After you are charged, the plea deals come pretty quickly.  It’s the way we do justice in the US. It is estimated that 98% of cases charged end in a plea deal, so it is expected that you will plead. You will plead. It is a dance between your criminal defense attorney and the prosecutors.  How well can you negotiate with the prosecutors? If someone is having a bad day, the results might not be as good or a good day and it might work out better than expected. It feels like a game, but it’s my life.

Say you did “x” and plead guilty, cooperate, tell the truth, and you might get 3 years instead of 8 years. That kind of thing. Somehow, you become a number or a thing; your humanity is obscured. 

What exactly does cooperating look like?  If you plead guilty and weren’t really cooperating, what happens to the plea agreement? If you plead guilty and don’t tell the truth, what happens to the plea agreement? You exchange a plea agreement for a perjury charge?Who decides if you aren’t cooperating?  If you were asked to testify and didn’t testify in a way that was considered to be cooperating, are there consequences? If you cooperated to the point that it was obvious that you weren’t guilty, is there a chance that it could make a difference in your plea deal?

 All these thoughts are running through my head at the speed of light. The only way I felt like I could ever consider pleading guilty is as a strategy for the Government to understand the truth and dismiss the charges/plea agreement. That sounded like it could only happen in a movie, not real life. 

The premise is that you plead guilty, get punished and help punish anybody else that was involved. I knew that no one needed to be punished, so I just couldn’t plead for that reason too. 

I decided if I were a cooperating Government witness for so many reasons, it wouldn’t go well. 

I don’t think I ever knew what anyone expected me to “get” if I actually did plead guilty to something. I found it offensive that by pleading guilty I would potentially serve less time in jail than if I was found guilty by a jury. Am I missing something? Were the facts different, isn’t that what “we” based punishment on? The huge disparity of time between what punishment I would get by me saying I was guilty versus having the jury finding me guilty is supposed to lure me into signing the plea deal. Confess. The facts never changed, just how our system would treat me.  A plea deal was a distraction.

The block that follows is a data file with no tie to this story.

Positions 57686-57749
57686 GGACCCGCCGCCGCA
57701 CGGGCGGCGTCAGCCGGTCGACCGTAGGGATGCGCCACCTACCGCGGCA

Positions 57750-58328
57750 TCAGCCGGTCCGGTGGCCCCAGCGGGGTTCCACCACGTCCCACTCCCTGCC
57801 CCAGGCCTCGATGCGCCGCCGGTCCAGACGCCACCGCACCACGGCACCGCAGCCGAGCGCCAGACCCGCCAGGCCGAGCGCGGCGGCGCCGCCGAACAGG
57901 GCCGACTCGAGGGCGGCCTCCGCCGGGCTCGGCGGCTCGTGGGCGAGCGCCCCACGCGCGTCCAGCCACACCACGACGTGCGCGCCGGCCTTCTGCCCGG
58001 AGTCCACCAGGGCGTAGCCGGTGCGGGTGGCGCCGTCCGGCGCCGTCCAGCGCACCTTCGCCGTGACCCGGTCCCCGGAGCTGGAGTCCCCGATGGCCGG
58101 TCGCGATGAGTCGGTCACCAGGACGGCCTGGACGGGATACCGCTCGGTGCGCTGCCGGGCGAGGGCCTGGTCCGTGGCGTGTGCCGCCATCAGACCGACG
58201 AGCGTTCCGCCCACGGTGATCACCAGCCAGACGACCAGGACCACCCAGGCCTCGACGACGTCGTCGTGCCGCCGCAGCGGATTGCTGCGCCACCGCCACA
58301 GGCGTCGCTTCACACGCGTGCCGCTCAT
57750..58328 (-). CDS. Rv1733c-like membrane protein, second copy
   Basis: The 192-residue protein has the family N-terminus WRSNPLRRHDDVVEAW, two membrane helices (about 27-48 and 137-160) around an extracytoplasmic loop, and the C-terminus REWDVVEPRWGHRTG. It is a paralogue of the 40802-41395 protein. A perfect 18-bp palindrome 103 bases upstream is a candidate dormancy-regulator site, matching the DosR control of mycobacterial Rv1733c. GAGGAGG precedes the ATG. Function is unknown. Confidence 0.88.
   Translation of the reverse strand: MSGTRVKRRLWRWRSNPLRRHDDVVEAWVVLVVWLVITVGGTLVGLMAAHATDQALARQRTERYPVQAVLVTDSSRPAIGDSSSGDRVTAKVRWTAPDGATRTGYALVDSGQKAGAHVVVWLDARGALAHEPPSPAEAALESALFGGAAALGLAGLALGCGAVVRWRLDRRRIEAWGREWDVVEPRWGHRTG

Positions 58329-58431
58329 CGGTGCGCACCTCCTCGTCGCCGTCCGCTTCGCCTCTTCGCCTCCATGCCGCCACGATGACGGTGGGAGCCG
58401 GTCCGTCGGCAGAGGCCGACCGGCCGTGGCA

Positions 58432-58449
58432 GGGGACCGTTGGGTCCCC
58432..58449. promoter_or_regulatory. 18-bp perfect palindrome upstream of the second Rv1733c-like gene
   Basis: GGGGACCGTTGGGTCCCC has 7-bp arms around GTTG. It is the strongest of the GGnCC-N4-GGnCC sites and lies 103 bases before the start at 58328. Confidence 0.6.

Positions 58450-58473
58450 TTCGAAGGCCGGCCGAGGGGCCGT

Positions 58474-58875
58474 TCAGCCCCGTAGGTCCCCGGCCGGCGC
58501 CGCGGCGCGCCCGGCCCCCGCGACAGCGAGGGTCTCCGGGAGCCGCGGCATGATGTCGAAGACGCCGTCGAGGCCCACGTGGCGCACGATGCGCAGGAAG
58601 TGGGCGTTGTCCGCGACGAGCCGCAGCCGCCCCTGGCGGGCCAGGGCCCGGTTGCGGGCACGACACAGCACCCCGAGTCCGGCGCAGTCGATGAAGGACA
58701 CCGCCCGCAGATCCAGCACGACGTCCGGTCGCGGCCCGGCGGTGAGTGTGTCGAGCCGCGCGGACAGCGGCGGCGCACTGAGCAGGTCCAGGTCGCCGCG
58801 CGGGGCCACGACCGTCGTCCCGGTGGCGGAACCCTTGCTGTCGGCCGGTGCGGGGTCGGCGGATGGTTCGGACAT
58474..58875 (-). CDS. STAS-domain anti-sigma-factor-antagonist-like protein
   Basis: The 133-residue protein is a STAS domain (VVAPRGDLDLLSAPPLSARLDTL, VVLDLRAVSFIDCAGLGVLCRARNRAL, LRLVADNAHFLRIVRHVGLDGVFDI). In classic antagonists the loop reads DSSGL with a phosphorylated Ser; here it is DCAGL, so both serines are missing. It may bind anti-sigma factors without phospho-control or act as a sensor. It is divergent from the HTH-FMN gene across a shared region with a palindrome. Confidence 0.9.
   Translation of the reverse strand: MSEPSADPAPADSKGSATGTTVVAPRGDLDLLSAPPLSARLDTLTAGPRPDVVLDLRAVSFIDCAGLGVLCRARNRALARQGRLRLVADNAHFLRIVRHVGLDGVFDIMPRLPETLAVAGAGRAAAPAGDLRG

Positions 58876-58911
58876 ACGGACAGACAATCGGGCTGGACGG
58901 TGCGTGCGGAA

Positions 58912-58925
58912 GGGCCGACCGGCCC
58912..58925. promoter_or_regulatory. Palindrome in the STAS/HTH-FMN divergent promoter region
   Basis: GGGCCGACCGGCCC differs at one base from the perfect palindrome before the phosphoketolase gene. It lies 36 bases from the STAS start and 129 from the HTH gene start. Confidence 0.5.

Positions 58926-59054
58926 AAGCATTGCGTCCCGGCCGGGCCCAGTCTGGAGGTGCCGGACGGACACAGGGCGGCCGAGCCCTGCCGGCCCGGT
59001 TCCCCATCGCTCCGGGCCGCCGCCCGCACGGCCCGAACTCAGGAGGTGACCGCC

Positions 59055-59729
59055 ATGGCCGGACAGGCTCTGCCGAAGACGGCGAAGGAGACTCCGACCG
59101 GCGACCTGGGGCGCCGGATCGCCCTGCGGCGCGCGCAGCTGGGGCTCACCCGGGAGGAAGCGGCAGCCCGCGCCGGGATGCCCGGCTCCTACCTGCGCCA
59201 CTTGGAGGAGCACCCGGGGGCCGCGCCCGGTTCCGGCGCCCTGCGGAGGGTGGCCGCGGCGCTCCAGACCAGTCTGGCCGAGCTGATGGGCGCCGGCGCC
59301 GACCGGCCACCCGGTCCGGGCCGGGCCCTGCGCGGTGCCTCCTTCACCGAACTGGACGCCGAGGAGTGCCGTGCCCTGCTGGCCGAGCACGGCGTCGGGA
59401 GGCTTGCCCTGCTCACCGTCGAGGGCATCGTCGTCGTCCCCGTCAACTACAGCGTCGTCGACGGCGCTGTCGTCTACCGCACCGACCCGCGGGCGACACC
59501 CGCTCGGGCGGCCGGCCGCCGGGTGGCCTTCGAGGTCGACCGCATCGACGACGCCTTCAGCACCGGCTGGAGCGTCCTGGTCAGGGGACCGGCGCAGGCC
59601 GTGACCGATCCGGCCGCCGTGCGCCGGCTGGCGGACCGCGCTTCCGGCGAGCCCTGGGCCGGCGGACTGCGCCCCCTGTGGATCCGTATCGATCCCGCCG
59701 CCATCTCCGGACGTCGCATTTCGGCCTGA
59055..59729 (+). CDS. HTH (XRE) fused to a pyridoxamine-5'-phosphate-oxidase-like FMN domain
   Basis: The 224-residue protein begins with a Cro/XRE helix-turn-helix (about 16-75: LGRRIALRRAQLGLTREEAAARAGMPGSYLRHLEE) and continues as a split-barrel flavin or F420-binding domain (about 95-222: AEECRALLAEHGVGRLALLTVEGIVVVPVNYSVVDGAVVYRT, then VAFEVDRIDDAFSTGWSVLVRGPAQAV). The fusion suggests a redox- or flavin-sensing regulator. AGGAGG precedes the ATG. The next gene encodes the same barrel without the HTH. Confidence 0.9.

Pleading out or ….not, Supply Justice

Prison. It’s time away from your life, your family, your work, and whatever you thought you might do in your life.  The time that you never get back.  It’s your soul too.  Who can you be and who will you be once you have stepped into prison?  You are forever changed. 

For someone that is guilty, a plea deal is a way to take some of the sting away even though you did commit a crime. You are guilty.  You admit that you broke the law. 

For someone, like me, that was innocent, a plea deal is a punishment for something I didn’t do and time away from my family, dreams and responsibilities… lessons I would never get a chance to teach my children, work I got educated to do would not be accomplished and personal relationships would suffer.  All because I am being told that I did something I didn’t. Was I willing to agree with them to get this over?  Was I willing to say my life is a lie? All the things that I said mattered, truth, ….was I a lie?